Dictators and Their Viziers: Endogenizing the Loyalty-Competence Trade-Off
Northwestern University - Kellogg School of Management; NBER
University of Chicago - Irving B. Harris Graduate School of Public Policy Studies; Higher School of Economics; Centre for Economic Policy Research (CEPR)
October 8, 2009
Journal of European Economic Association, Vol. 9, No. 5, pp. 903–930, October 2011
The possibility of treason by a close associate has been a nightmare of most autocrats throughout history. More competent viziers are better able to discriminate among potential plotters, and this makes them more risky subordinates for the ruler. To avoid this, rulers, especially those which are weak and vulnerable, sacrifice the competence of their agents, hiring mediocre but loyal subordinates. Furthermore, any use of incentive schemes by a personalistic dictator is limited by the fact that all punishments are conditional on the dictator's own survival. We endogenize loyalty and competence in a principal-agent game between a dictator and his viziers in both static and dynamic settings. The dynamic model allows us to focus on the succession problem that insecure dictators face.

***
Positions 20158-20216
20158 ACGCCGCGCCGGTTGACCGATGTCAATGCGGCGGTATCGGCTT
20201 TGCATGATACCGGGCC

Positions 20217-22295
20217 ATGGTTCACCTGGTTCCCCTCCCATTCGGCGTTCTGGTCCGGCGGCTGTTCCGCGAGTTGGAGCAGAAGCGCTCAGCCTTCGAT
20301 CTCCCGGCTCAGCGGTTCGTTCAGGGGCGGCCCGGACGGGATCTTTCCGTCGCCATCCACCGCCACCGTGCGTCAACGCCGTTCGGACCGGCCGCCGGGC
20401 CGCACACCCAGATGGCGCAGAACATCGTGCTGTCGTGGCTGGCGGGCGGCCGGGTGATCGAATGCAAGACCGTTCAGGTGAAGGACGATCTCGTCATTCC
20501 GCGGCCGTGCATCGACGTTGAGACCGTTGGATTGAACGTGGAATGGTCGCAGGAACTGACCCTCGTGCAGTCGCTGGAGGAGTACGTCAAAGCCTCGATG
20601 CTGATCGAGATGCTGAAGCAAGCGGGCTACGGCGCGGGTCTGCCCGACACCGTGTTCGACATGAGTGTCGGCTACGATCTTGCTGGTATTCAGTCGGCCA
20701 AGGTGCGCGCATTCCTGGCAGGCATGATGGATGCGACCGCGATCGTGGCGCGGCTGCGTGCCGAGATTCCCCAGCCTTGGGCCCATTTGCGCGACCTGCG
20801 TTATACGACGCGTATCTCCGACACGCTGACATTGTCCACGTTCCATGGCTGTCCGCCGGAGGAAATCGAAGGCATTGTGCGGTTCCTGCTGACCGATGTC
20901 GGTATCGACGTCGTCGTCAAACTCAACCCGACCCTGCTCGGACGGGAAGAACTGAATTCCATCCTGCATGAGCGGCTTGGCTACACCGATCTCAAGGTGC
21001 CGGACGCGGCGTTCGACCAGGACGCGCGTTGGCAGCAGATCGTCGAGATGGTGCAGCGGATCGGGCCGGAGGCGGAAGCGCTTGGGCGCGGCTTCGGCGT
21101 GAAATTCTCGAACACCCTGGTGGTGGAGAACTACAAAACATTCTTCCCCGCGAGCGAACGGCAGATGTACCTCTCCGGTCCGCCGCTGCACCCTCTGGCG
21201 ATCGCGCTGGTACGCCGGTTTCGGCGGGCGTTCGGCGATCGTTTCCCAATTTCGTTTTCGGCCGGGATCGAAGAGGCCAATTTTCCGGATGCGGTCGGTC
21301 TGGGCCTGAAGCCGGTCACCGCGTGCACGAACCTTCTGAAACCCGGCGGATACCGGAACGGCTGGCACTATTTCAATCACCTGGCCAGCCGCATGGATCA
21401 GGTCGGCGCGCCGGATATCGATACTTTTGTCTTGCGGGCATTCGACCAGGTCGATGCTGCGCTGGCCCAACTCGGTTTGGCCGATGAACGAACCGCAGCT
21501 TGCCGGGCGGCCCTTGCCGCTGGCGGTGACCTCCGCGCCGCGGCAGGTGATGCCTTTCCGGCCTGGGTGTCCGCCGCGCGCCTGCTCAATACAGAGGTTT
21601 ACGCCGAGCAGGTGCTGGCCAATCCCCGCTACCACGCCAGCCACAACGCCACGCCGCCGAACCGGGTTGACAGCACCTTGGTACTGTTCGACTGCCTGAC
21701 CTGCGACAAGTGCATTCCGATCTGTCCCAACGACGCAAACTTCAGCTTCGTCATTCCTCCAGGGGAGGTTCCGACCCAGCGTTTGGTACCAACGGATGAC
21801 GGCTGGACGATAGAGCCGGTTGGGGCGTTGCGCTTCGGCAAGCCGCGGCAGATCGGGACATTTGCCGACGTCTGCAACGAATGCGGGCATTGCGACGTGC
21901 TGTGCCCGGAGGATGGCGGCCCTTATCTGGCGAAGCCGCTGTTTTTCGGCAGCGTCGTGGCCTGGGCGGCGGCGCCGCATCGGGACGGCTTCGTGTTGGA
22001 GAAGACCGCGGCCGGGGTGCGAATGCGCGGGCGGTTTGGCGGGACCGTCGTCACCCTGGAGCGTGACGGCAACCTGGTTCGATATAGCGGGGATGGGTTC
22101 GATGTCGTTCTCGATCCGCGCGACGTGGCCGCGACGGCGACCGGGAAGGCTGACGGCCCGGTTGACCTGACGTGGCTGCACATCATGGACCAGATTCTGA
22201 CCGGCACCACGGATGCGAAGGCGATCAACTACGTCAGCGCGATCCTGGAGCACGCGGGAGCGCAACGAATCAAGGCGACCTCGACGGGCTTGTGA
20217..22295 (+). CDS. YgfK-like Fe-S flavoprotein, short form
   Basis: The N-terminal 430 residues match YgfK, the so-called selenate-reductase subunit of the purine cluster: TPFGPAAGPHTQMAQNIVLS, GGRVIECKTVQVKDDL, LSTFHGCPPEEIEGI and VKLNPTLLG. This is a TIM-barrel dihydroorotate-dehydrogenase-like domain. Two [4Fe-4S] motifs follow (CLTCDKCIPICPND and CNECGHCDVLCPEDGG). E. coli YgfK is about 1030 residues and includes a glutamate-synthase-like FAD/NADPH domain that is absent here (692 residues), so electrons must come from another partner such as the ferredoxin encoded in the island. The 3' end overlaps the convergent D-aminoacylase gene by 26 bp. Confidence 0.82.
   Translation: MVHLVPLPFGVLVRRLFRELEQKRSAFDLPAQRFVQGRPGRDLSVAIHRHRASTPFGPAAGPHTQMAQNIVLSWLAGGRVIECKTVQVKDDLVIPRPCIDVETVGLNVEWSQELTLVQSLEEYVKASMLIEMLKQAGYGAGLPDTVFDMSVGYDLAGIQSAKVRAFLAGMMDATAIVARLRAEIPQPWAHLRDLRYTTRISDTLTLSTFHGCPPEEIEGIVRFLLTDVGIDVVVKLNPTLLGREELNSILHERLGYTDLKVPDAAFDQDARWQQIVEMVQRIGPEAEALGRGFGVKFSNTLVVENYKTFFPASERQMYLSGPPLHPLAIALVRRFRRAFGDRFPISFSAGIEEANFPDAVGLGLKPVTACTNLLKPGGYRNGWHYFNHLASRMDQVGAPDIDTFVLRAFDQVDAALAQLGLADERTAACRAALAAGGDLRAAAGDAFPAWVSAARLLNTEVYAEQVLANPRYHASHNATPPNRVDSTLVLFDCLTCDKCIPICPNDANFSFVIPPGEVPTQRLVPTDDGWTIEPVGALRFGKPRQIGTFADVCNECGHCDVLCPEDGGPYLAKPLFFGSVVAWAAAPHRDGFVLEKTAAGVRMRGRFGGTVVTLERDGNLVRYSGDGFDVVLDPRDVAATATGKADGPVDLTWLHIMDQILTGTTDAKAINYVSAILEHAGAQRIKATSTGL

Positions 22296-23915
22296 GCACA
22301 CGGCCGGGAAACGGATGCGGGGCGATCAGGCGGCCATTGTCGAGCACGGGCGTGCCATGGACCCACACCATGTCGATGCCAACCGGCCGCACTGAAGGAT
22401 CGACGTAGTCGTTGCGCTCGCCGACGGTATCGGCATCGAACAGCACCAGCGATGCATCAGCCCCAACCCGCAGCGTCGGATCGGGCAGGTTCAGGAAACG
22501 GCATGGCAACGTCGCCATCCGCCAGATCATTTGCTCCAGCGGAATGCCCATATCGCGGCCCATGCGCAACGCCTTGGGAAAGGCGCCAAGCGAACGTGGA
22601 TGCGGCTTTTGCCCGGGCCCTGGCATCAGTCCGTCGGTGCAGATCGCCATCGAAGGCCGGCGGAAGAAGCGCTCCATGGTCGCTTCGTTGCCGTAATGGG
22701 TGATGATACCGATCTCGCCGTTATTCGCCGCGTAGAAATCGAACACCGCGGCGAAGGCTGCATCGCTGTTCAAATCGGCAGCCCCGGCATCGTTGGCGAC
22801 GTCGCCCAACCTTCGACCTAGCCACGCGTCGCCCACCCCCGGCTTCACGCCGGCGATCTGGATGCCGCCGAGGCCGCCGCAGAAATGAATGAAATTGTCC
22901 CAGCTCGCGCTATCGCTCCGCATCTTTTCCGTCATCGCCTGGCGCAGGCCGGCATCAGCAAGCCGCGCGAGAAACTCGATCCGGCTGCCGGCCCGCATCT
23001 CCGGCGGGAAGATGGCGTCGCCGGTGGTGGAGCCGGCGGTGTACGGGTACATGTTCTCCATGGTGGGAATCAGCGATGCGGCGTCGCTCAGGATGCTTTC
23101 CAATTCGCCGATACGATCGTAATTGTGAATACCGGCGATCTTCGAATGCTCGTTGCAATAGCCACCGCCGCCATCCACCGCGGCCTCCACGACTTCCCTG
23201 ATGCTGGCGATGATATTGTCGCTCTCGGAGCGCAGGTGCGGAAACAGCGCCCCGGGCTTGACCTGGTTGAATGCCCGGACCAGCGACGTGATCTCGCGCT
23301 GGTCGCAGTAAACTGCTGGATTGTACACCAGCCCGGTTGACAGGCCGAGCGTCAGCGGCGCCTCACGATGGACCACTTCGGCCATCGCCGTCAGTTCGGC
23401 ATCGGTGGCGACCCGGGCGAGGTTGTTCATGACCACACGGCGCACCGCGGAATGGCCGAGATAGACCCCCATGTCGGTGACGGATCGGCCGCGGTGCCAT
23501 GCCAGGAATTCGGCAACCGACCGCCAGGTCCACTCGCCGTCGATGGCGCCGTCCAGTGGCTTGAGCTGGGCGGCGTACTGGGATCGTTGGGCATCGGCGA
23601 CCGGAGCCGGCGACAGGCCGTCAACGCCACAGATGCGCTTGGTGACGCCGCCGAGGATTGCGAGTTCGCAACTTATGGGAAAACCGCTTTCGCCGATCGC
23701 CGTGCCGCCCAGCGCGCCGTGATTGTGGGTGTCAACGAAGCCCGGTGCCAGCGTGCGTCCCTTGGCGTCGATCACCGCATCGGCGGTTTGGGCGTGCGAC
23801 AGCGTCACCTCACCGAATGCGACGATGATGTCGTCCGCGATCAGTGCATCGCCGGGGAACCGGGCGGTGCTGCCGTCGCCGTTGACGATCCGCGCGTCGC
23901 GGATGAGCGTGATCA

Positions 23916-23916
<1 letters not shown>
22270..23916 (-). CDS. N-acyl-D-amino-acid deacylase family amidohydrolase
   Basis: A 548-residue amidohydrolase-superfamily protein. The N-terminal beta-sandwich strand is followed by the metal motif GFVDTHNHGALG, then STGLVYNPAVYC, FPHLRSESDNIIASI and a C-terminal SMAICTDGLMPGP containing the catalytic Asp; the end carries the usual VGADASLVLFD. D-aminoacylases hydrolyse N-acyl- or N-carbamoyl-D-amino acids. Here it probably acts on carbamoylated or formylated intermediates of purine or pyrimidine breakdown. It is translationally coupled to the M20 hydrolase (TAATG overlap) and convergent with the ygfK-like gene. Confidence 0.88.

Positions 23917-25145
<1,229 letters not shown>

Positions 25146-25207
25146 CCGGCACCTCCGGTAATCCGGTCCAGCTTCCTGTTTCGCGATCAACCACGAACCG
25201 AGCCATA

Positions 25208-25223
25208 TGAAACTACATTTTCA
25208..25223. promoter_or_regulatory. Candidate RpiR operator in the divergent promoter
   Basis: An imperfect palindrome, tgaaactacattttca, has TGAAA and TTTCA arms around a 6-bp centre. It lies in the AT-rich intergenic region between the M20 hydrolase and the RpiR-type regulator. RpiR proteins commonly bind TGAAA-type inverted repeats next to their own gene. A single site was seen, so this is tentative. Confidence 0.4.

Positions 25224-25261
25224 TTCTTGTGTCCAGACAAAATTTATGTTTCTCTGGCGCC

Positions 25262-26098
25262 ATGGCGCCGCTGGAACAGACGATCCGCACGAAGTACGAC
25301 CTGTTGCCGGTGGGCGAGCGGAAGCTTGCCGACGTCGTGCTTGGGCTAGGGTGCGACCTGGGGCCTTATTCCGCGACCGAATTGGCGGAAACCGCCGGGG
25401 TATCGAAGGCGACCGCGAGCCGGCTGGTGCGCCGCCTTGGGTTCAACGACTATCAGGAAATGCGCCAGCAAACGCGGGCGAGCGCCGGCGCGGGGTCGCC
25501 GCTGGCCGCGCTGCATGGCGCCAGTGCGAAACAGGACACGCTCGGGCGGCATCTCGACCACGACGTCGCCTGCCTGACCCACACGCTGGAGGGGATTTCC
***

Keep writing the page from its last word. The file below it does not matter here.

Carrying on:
Number of Pages in PDF File: 29
Keywords: Dictatorship, positive political theory, loyalty and competence, principal-agent, non-democratic succession
JEL Classification: D72, H00, C72, C82
Date posted: December 9, 2004 ; Last revised: December 3, 2011
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